Articles Posted in US Court of Appeals for the Eleventh Circuit

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The Bankruptcy Code did not forestall the automatic operation of Georgia's pawn statute. In this case, debtor entered into a pawn transaction in which he pledged his car in exchange for a loan, defaulted on the loan, and then, shortly before the expiration of the redemption period—during which he could pay off his debt (with interest) and thereby regain title to his car—filed a Chapter 13 bankruptcy petition. The Eleventh Circuit held that the car dropped out of the bankruptcy estate and vested in the pawnbroker when the prescribed redemption period lapsed. Accordingly, with respect to the car, 11 U.S.C. 1322(b)(2) had no field of operation. The court explained that following the expiration of the grace period, the pawnbroker did not have a mere "claim" on debtor's car, but rather had the car itself. View "Title Max v. Northington" on Justia Law

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Section 362(k)(1) of the Bankruptcy Code specifically departs from the American Rule and authorizes costs and attorneys' fees incurred by the debtor in ending a willful violation of an automatic stay, prosecuting a damages violation, and defending those judgments on appeal. In this case, the Eleventh Circuit affirmed the district court's order awarding defendants attorneys' fees and costs that they incurred because of plaintiff's unsuccessful appeal of the damages award to defendants for her violation of the Bankruptcy Code's automatic stay provision. The court also granted defendants' motion for attorneys' fees incurred in this appeal. View "Mantiply v. Horne" on Justia Law

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The M/V Deep Blue purchased fuel from a supplier, the supplier purchased the fuel from an affiliate, and the affiliate subcontracted with Radcliff. Radcliff subsequently asserted a maritime lien on the Deep Blue in a bid to recover directly from the ship, giving rise to this litigation. The Fifth Circuit affirmed the district court's determination that Radcliff did not have a lien on the Deep Blue. Instead, a lien had arisen in favor of the global fuel supplier, and was duly assigned to ING Bank, an intervenor in the suit. View "Barcliff, LLC v. M/V Deep Blue" on Justia Law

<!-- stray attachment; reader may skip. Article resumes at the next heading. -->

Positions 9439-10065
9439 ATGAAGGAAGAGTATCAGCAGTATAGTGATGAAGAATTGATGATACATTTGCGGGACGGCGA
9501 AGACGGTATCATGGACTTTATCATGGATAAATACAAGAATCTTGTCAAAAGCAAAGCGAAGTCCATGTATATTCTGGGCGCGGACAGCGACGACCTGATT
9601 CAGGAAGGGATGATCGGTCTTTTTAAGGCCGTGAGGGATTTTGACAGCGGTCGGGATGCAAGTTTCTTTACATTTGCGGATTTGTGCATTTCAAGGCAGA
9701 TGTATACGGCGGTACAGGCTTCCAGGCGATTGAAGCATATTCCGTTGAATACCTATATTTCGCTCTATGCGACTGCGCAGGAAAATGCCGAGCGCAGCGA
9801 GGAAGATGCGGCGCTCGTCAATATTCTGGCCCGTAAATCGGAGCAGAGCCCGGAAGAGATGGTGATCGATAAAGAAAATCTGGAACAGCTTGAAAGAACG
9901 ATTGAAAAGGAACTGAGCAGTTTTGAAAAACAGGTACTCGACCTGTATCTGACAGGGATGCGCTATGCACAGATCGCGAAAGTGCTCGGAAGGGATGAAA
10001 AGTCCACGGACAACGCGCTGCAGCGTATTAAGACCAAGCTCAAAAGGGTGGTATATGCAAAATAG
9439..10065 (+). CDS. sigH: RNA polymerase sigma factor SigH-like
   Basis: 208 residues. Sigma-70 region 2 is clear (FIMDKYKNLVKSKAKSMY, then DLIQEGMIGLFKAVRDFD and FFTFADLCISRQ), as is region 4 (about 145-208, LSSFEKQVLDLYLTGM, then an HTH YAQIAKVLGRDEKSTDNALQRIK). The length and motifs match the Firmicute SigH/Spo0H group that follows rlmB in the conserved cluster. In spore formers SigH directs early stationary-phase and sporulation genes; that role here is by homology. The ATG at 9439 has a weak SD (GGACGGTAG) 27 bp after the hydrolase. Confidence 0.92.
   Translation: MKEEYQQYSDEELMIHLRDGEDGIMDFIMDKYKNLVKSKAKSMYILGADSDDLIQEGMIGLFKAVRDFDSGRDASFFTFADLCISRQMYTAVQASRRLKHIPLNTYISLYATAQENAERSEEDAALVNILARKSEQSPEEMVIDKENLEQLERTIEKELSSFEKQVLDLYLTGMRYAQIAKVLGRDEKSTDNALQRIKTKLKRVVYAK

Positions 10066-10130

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When a plaintiff takes inconsistent positions by pursuing in district court a civil claim that he failed to disclose as an asset in his bankruptcy proceedings, a district court may apply judicial estoppel to bar the plaintiff's civil claim if it finds that the plaintiff intended to make a mockery of the judicial system. When determining whether a plaintiff who failed to disclose a civil lawsuit in bankruptcy filings intended to make a mockery of the judicial system, a district court should consider all the facts and circumstances of the case. The Eleventh Circuit reasoned that the court should look to factors such as the plaintiff's level of sophistication, his explanation for the omission, whether he subsequently corrected the disclosures, and any action taken by the bankruptcy court concerning the nondisclosure. The court overruled portions of Barger v. City of Cartersville, 348 F.3d 1289 (11th Cir. 2003), and Burnes v. Pemco Aeroplex, Inc., 291 F.3d 1282 (11th Cir. 2002), that permit a district court to infer intent to misuse the courts without considering the individual plaintiff and the circumstances surrounding the nondisclosure. Accordingly, the court remanded for consideration of whether the district court abused its discretion in light of this new standard. View "Slater v. United Steel Corp." on Justia Law

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Section 707(b) of the Bankruptcy Code, which allows a bankruptcy court to dismiss a petition filed under Chapter 7 if it determines that relief would be an "abuse" within the meaning of that section, applies to a petition that was initially filed under Chapter 13 but later converted to a petition under Chapter 7. The Eleventh Circuit explained that by excluding converted cases from section 707(b), the effect would be to read this important remedial provision out of the Code. Accordingly, the court affirmed the district court's decision to uphold the bankruptcy court's dismissal of the petition in this case. View "Pollitzer v. Gebhardt" on Justia Law